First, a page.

When the King first visits More's house, we see a yellow Labrador Retriever running to the house. However, the dog with the specific physical characteristics that we associate Labradors with today (and that was shown), wasn't bred yet.
Wolsey says it is known that Catherine (of Aragon) was barren, or infertile. In fact by this point she had given birth several times, including to the future Mary Tudor, Queen of England, though there were no other surviving children.
When King Henry visits Thomas More's house and steps off the boat, he steps into mud and makes light of it. When his retinue follow, it is seen their feet and leggings are already muddy from a previous take.
When Thomas More is imprisoned in the Tower of London, he looks out the window of his cell, which is shown to have bars. When the camera switches to a close-up of the window and its view of the outside, the window no longer has any bars.
In the opening scene, when Wolsey is sealing the letter to More with wax and his official seal, after he hands the letter to Cromwell and he folds it and pours the sealing wax, there is a string of wax that trails from the ladle and over the letter. Yet in the closeup when Wolsey is applying his official seal, that trail of wax is gone, and the letter is clear of any dripped wax. Also, it's obvious that the long shot and the closeup of Wolsey applying the seal are separate takes: the blob of wax in the long shot is smaller than that in the closeup, and the letter is folded differently (there's more of an overlap in the folded letter in the closeup).
When Henry says curtly that it is 8 o'clock and he must be getting back to Richmond the shadows are very short and it really is about 1pm. Next moment when Moore's wife complains to her husband "You crossed him!" the shadows are long and it must be evening.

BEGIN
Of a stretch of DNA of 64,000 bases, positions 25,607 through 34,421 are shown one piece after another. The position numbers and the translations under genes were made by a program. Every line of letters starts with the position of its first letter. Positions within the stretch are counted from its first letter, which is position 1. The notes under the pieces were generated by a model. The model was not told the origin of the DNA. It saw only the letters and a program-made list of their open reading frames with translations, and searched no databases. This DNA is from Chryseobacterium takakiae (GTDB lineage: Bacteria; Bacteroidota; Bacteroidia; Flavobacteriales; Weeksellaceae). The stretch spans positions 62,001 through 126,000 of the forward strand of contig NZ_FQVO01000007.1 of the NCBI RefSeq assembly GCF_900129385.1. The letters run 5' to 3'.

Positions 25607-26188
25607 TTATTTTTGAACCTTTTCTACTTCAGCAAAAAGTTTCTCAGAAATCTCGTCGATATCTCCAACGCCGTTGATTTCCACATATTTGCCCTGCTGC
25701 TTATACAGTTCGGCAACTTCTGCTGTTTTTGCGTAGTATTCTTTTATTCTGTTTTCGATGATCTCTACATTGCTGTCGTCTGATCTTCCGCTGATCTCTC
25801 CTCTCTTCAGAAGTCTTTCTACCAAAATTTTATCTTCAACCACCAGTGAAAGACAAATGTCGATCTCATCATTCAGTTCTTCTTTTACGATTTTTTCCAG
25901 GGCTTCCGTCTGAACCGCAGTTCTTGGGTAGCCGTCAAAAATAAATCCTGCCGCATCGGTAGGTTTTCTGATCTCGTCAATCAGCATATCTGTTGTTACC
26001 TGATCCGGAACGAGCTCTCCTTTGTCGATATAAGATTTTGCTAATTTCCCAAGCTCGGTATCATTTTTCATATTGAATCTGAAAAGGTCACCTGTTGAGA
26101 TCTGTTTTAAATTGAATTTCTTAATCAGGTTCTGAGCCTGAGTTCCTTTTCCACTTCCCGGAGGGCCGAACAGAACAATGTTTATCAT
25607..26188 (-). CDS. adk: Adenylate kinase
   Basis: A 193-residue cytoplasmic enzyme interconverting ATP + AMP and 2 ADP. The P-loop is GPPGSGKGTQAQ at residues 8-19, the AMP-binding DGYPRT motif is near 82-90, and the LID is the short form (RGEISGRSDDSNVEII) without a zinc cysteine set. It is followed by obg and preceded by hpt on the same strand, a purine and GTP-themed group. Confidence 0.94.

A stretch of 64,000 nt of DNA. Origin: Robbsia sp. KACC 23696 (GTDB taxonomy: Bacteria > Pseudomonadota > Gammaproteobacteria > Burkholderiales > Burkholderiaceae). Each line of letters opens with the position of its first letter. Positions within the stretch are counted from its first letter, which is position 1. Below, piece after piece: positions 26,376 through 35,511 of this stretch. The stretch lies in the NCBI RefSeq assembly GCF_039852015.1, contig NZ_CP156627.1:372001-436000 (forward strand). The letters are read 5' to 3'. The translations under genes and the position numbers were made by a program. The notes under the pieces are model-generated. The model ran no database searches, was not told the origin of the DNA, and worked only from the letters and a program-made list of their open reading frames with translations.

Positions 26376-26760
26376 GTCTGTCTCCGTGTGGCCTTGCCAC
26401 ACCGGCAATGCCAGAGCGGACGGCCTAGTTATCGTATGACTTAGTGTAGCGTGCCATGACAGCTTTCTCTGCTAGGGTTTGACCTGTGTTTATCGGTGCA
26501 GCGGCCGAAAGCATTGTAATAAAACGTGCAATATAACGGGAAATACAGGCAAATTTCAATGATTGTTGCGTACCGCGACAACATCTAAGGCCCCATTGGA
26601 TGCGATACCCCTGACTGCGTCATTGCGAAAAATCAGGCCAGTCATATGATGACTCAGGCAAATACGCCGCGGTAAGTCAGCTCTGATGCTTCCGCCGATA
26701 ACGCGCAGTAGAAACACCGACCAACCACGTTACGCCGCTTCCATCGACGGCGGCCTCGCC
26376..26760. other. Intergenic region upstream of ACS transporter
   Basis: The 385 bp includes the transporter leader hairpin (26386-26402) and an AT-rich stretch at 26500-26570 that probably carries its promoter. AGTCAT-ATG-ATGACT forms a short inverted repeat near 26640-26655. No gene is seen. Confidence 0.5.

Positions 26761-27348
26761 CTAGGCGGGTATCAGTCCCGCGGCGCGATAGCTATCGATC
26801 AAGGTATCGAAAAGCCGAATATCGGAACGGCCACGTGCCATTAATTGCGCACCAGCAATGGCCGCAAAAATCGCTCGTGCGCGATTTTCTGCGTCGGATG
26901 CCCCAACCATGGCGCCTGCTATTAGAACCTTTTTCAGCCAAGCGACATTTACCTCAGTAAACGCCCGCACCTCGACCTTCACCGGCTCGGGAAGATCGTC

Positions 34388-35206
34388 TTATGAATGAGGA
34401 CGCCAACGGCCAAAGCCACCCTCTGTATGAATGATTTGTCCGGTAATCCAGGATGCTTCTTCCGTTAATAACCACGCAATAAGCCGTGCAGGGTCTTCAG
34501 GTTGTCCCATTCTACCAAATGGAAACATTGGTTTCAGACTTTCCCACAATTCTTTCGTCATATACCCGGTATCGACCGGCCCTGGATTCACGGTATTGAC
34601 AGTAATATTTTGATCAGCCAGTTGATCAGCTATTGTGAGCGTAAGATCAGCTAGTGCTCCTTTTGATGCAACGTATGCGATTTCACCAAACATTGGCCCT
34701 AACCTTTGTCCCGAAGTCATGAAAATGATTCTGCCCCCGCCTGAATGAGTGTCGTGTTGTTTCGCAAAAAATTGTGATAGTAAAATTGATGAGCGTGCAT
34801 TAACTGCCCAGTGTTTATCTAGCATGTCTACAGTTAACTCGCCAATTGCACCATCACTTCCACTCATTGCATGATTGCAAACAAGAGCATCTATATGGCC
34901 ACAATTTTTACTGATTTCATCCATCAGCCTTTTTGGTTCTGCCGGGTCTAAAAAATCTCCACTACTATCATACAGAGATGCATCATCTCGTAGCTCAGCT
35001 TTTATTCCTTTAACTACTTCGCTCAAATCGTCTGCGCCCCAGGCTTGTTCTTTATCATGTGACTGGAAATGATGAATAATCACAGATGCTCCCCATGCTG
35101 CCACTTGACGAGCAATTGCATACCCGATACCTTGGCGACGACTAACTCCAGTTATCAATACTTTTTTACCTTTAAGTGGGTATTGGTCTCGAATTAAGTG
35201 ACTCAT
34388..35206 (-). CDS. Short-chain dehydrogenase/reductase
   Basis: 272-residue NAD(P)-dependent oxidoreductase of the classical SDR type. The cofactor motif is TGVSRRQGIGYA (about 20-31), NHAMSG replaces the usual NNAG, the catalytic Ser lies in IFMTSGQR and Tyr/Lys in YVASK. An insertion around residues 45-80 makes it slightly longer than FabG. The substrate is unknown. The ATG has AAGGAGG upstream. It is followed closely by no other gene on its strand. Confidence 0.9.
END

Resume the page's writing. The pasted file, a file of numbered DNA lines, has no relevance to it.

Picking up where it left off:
During the trial of More, after the guards at the back of the room turn around to face the roused crowd (1:57:22), they are facing forward again when the Chief Justice speaks, and facing the rear immediately after, with no time in which to turn.
In the beginning of the film, when the messenger is being rowed to Thomas More's house, the sun is setting in the sky, it is obvious that daylight is fading. When the messenger arrives at More's house, the daylight is no longer fading and instead the brightness of the day indicates early afternoon or even morning.
Lord Chancellor Wolsey did not die in office; he was removed from the office of Lord Chancellor by Henry (because of his displeasure at Wolsey's failure to secure a divorce from Catherine), and died more than a year after Sir Thomas More became Lord Chancellor. Wolsey did, however, remain Archbishop of York.
When Henry leaves More's estate, he twice indicates that it is eight o'clock. The shadows of most characters between his announcement and actual leaving are very short making it appear to be much closer to noon.